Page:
July 31, 2007
Wind SW 25- 30 knots, Course: Heaved-to, drifting west, Position: 15° 06 S, 31° 12W
Even though we are heaved-to with a gale blowing against us, all is well. We feel good and are carrying on with our quest. With the storm blowing up against us and the schooner rocking about, we decided to take some time off this morning and spend it with each other. For a late breakfast, Soanya dressed up in flying colors and has already made the day special. Very few women in history have been at sea for 100 days consecutively. I'm sure she will have the record and it will mean a lot. She will be leading the way showing what women can do in this new age of discovery and enlightenment.
The schooner and I are still in the nuts and bolts technical phase. After our collision, we are still under repair and are figuring out how to the best we can with what we have. Will the repairs hold? What is the best way to maneuver the boat and keep the expedition going? In some ways, I feel that my past knowledge is erased and I have to figure things out for the first time. I feel humbled by our near death experience, but stronger with the desire to go forward. My thoughts are centered here on the schooner with Soanya. Every moment we are in the unknown is because we have committed to the 1000 Day voyage. We are on a journey no man and woman have been on before and at the same time we are trying to share our experience as live as we can. Thanks a lot everybody for keeping up with us and sorry we can't answer people because our hands are full. We appreciate the love and prayers and are putting everyone's well wishes to good use.
I suppose many are wondering after 100 days at sea, do we think we have changed and is there anything we miss. Reid says he's his same old self and he doesn't miss anything. I would say that is for the most part true in his case. I know that I have changed, but I don't know whether to attribute that change to the environment or the company. It's probably a combination of both. I am becoming more myself. There is no one around to tell me how to act or think or what opinions to have. Reid is okay with just about anything I do so long as it doesn't endanger the mission. So very slowly I'm discovering the nuances of the sea and of myself. Having not seen a scrap of land, not even a rock or mist in the distance, I don't feel any loss. I left it behind. Not having seen another person in as many days has not left me feeling isolated at all, partly because I communicate via email almost daily and also because I know I'm not alone.
We living the dream of masses of people. For those of you who are regularly following us, and living vicariously, your prayers, wishes, advice, suggestions, comments, and good vibes are not unnoticed and are always influencing us in subtle ways. Thank you and join us for what will hopefully be another amazing 100 days.
July 30, 2007
Wind S 25 + knots, Course SW, Speed 3.5 knots, Position: 15° 01 S, 30° 42W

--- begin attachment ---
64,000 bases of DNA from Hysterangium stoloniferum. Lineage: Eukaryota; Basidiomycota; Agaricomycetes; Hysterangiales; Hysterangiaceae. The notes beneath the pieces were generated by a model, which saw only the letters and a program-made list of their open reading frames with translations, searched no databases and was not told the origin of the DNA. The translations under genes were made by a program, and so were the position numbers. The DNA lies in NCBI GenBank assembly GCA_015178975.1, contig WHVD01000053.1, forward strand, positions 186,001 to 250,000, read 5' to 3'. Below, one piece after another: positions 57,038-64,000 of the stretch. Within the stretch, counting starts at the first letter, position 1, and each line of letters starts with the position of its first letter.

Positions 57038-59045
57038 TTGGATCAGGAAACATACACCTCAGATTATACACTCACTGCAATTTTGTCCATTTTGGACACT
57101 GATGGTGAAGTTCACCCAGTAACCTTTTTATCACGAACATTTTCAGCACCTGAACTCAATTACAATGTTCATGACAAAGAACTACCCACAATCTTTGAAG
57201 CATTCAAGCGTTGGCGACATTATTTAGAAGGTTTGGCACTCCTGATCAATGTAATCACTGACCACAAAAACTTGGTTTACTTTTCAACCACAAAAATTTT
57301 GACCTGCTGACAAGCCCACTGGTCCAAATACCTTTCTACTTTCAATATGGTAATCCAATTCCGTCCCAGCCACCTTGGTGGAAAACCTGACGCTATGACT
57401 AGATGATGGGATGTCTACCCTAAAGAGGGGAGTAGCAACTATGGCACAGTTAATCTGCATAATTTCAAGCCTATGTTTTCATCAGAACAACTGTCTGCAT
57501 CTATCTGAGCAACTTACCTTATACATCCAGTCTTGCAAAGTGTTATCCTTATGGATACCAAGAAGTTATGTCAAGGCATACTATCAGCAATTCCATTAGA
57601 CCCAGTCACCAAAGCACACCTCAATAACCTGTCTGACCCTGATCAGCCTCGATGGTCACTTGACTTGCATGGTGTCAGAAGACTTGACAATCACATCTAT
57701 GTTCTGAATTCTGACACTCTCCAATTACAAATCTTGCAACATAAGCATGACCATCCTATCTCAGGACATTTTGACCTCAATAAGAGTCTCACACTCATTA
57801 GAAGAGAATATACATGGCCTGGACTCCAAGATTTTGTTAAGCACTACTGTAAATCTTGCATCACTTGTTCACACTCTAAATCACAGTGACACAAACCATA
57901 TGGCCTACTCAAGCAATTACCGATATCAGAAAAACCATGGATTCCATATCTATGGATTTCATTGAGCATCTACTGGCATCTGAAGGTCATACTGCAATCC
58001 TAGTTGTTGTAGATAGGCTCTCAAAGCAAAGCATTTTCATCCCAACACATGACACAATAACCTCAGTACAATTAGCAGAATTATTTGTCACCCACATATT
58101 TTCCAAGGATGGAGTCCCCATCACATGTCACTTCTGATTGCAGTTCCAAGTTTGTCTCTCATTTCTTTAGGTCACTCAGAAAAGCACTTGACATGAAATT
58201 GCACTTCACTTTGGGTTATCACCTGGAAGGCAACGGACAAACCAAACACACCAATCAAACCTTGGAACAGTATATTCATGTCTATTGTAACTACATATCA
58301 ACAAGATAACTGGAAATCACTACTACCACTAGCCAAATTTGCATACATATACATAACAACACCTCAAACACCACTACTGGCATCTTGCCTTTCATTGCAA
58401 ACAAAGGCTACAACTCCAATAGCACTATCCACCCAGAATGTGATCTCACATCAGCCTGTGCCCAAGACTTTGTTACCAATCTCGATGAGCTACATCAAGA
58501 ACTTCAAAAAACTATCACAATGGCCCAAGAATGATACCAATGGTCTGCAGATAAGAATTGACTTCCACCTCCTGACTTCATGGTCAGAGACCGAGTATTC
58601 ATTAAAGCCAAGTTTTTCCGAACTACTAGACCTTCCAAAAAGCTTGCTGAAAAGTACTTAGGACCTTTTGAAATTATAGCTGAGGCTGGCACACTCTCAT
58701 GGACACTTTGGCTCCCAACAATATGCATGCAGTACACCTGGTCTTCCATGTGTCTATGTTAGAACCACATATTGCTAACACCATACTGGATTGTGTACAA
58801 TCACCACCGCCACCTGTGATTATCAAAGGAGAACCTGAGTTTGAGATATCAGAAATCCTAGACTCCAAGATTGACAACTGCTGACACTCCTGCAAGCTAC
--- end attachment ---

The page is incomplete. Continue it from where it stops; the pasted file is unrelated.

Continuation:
The calm weather of last night and this morning didn't last long and luckily neither did its SW direction. As the wind picked up and some rain clouds bore down on us, I decided to prepare the schooner for galey weather. We were hove-to with the staysail pulled into the wind and stalled under full main and foresail. I could see we wouldn't be needing the full main or jib anytime soon, so I unshackled the jib and stuffed it down the focsle and decided to double reef the main whether we stayed hove-to or tried to sail. Reefing the mainsail is always quite an operation because everything is so big and the sail is so heavy and strong. I've almost got it down to no snags, but it does involve a lot of crawling around and full strength pulling even with the help of the electrical winch. The wind increased and shifted a little while we were working and it looked like we would be able to sail. Our course was a little more westerly than we would like. We set our course to the south of west and Soanya played with the wheel until we had a balance.
In the photo, you can see three sails set. Half of the mainsail is furled and tied to the boom and the main gaff is half-way up the mast. One of our figureheads, "The Wave God" watches over things. I look up from my writing and see the sky has turned gray and stormy. It's a good thing we shortened sail. I've got some work to do on deck preparing lines before it gets too dark just in case we have to shorten sail even more tonight.
The morning arrived with us heaved-to because the wind was unfavorable, pushing us too much to the northwest. We would rather stop than go in a wrong direction. Then the wind picked up little by little until it was really blowing and before we knew it, we were pounding into the waves, beating, and spray was flying all over. The waves were bigger than we had seen in a long time coming in craggy hills one after another without reprieve. All the while the sky was partly sunny then cloudy then somewhat clear. It was awesome to watch.